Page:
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Your Environment. Your Health.

Heejeong Son

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Heejeong Son spent the summer of 2010 conducting research under the guidance of Bernhard Hennig, Ph.D. She investigated whether the exposure of human cerebrovascular endothelial cells to PCBs can induce the disruption of tight junction protein that will lead to inflammation of the cells and, eventually, cancer. To perform this research, Heejeong had to learn several laboratory techniques, such as western blotting, and she was glad that preliminary results supported her hypothesis.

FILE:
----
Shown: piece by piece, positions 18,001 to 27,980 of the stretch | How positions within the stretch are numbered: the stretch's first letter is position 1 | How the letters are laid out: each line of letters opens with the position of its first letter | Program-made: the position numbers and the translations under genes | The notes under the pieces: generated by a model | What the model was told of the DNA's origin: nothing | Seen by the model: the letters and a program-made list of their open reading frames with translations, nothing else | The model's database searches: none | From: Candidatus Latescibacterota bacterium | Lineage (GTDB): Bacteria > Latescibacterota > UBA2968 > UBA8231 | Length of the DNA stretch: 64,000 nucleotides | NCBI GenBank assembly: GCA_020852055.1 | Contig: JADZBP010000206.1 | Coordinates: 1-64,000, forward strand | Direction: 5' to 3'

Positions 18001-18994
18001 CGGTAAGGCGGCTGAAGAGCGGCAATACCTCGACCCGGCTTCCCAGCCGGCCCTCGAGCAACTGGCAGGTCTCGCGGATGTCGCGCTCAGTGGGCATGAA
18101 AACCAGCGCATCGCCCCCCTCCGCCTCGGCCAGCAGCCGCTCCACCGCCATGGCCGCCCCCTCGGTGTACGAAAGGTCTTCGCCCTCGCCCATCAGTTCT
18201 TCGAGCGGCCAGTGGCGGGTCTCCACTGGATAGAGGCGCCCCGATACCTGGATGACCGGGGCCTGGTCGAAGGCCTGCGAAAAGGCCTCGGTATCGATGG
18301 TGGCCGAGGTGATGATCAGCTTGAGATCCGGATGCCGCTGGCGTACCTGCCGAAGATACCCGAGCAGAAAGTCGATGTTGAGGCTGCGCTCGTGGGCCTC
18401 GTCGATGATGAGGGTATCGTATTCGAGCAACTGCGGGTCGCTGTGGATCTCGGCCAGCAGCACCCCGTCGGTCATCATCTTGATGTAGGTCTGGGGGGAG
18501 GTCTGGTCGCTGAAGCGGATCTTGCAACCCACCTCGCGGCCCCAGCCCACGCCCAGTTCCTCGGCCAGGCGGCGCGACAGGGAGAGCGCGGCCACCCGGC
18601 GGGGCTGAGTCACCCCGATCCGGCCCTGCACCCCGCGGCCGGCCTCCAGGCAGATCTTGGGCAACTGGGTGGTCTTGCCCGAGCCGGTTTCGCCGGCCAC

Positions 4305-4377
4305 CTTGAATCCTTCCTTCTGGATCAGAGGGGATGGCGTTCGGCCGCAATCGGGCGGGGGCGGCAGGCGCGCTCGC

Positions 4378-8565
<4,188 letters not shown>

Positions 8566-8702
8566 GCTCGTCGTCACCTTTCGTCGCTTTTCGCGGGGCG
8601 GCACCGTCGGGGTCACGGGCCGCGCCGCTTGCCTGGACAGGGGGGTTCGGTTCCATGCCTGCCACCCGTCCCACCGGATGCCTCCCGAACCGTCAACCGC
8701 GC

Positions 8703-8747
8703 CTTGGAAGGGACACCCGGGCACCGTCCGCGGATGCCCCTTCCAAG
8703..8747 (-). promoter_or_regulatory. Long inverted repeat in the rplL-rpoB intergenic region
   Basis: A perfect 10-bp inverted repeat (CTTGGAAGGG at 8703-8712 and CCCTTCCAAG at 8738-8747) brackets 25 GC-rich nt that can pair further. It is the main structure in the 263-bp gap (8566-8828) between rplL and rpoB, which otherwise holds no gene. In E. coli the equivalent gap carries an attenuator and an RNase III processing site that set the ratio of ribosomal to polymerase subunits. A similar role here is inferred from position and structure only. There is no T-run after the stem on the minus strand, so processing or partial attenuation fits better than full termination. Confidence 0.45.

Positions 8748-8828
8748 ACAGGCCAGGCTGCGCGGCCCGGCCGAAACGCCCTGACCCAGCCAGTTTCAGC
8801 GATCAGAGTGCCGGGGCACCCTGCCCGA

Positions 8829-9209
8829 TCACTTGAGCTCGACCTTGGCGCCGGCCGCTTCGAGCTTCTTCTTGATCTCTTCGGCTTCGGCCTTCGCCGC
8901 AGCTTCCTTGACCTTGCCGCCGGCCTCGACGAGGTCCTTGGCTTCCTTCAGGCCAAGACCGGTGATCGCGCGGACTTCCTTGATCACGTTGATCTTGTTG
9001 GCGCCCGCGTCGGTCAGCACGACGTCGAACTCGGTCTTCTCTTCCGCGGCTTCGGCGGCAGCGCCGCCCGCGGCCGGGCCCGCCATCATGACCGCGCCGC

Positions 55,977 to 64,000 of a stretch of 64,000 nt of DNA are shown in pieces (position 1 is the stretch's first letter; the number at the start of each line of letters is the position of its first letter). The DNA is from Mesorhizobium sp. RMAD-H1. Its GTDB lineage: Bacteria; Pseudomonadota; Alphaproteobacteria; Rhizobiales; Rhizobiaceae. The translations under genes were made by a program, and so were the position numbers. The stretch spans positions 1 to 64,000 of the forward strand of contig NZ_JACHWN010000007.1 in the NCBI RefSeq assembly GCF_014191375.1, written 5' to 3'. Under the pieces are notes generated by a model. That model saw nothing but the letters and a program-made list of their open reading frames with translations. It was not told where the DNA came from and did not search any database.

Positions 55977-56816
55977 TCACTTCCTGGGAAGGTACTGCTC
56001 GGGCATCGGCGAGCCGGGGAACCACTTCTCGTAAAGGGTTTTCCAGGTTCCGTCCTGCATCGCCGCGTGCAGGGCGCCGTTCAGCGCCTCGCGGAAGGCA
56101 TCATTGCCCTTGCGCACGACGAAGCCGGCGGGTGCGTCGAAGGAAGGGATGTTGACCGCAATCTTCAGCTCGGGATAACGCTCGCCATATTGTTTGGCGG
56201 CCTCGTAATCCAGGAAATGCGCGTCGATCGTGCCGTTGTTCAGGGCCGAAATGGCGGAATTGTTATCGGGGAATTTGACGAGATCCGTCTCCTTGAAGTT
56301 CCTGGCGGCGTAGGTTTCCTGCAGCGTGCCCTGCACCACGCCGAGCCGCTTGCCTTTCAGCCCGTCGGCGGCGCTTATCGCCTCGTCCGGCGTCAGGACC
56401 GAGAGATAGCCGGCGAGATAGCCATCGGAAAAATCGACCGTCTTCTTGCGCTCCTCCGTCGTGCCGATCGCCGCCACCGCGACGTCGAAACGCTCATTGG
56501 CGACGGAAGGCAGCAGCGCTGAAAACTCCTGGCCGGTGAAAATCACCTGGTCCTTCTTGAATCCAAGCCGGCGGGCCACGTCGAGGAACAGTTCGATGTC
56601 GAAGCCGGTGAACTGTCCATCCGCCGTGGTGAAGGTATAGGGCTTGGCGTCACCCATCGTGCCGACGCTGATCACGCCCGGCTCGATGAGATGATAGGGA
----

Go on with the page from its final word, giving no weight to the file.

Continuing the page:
Heejeong's experience in Dr. Toborek's laboratory helped her to learn many different techniques regarding experiments as well as learning about functions of cells. She finally had a chance to perform western-blot starting from culturing cells to developing films. In addition, connecting two different experiments, western-blot to measure tight junctions and PCB treated cell adhesion, caused Heejeong to realize that one sample of cultivated cells can go into many different directions to form more hypotheses about science. In the future, Heejeong am planning on to going into a field that involves cancer. Therefore, experimenting with cancer cells and knowing more about their characteristics allowed her to be more familiar with them. Overall, Heejeong really enjoyed the opportunity that was provided for me to pursue my goal in the future.

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